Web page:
Last year I met Dr. Robert O. Fisch. He is an amazing man. Not only did he survive the Holocaust. He is also a medical doctor and an artist. I could relate to him. I learned much in the time I spent with him. I know that I am a survivor and I desire that you are too. Here are a some things I took away from our conversations.
As my husband Jeff and I attended the St. Paul MN Spring Art Crawl (2012), we found his artist location. While observing his art and books he approached us and began to share, “you can change, it’s up to you.” “You have the power to change a few people but the rest of the people you have no control over.” “They are just people and you have no control over them.” He said he takes humor seriously and proceeded to share 2 jokes about a pessimist and the optimist. Sorry to say I don’t remember the jokes, but we did purchase 2 of his books.
Later on heading home we discussed more insights from our visit with Dr. Fisch: combining art and writing, the power of suffering, the appreciation of liberty and freedom, the importance of humor in serious situations, there is a Jewish connection, and also the similarities or the likeness between abortion and the holocaust (two horrific killings). He was gracious and looked healthy for his age. He was attentive and focused on telling us things. He was involved in changing the world, speaking in schools, getting money to a foundation to get the word out about the holocaust. He was translating his books into Hungarian and German. Sunday was the last day of the art crawl. We headed back to the same spot where he was located the night before in hopes of spending more time with him. As we entered the area where he was speaking and sharing with others he acknowledged us with a nod, he remembered us from last night. His words he shared today were, “suffering is a part of life.” “You don’t have to go through the holocaust to go through hell.” “It’s all about coping with it.” “People will say I don’t want to suffer but I tell them suffering is part of life.” “It’s about coping with suffering.” Then he talked about because he’s been through suffering he sees things differently. He goes to his favorite restaurant in mpls and eats a meal. It’s good but he would be satisfied with the bread alone. He’s been through suffering so he’s content with just a little bread.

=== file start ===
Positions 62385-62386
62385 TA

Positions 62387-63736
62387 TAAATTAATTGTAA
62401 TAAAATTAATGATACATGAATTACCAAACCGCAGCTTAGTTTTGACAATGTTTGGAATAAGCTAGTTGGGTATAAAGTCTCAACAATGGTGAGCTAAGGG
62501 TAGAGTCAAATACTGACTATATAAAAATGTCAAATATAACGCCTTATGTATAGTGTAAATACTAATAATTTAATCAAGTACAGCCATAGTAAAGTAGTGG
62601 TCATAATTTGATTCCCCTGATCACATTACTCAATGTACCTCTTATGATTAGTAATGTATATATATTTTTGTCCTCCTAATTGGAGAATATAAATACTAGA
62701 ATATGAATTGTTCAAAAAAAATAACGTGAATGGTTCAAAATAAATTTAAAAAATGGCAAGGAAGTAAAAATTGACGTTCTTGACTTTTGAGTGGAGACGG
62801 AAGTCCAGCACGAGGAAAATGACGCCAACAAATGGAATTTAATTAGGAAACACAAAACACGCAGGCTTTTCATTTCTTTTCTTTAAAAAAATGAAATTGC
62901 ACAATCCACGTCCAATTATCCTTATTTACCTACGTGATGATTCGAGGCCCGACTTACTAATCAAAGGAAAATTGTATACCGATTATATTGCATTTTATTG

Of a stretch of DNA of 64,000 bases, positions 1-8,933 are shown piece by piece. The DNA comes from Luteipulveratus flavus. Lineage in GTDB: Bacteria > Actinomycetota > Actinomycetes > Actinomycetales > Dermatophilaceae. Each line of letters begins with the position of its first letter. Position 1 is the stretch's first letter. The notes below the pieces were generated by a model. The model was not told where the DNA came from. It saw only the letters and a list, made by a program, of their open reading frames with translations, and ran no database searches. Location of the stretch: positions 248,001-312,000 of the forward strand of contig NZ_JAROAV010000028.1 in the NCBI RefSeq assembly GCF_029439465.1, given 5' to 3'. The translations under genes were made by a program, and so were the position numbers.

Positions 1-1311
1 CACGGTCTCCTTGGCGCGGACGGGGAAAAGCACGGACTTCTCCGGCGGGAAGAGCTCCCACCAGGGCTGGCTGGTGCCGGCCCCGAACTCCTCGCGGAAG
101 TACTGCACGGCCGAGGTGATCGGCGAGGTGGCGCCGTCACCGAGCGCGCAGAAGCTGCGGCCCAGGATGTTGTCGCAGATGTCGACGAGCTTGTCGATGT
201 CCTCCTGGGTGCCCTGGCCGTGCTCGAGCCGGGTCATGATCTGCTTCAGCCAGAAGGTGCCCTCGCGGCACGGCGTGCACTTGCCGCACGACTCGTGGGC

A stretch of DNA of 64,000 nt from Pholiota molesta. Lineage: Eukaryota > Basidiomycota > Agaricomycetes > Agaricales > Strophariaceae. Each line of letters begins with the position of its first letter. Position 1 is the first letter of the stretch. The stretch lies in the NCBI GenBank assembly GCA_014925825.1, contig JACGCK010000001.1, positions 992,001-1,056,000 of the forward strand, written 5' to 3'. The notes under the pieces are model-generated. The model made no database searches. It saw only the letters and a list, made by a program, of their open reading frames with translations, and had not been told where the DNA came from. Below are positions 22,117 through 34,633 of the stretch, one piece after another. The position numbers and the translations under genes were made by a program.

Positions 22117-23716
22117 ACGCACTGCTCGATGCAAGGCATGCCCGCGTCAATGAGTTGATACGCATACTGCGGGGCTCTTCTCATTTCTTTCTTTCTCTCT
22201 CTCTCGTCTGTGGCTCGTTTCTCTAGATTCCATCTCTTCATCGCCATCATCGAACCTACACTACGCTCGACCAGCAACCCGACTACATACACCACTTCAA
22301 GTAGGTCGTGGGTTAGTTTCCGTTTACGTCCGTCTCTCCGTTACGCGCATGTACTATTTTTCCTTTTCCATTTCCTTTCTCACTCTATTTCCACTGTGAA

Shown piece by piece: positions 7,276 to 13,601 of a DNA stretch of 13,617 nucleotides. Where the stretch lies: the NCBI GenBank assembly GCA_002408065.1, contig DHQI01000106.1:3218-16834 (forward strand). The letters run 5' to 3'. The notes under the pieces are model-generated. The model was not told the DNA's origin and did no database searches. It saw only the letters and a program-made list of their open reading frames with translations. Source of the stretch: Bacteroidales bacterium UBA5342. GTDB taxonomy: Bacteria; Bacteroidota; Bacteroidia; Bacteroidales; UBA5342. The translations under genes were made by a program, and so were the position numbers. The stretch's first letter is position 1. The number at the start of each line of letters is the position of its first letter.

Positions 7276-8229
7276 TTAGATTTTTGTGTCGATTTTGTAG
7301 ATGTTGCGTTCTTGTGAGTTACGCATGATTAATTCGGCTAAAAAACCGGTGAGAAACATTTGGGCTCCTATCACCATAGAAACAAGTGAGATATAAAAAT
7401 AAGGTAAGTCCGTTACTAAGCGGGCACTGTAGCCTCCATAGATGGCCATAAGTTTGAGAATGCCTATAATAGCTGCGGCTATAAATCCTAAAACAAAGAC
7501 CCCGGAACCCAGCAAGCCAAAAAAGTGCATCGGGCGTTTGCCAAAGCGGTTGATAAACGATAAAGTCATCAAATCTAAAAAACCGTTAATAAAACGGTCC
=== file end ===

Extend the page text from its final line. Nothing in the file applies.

One of the books Dr. Fisch put out is called “Light from the Yellow Star: A Lesson of Love from the Holocaust,” that he shares with everyone, but primarily his focus is to junior high and high school age children. They use his speaking and books as educational tools to awaken in the kids that the holocaust is real.
Wow, so many similarities between what he does and what I do. By sharing our testimonies it’s real to us and no one can argue with us. I’m so thankful that we had an opportunity to meet! Check out Dr. Fisch’s website: http://www.yellowstarfoundation.org/index.htm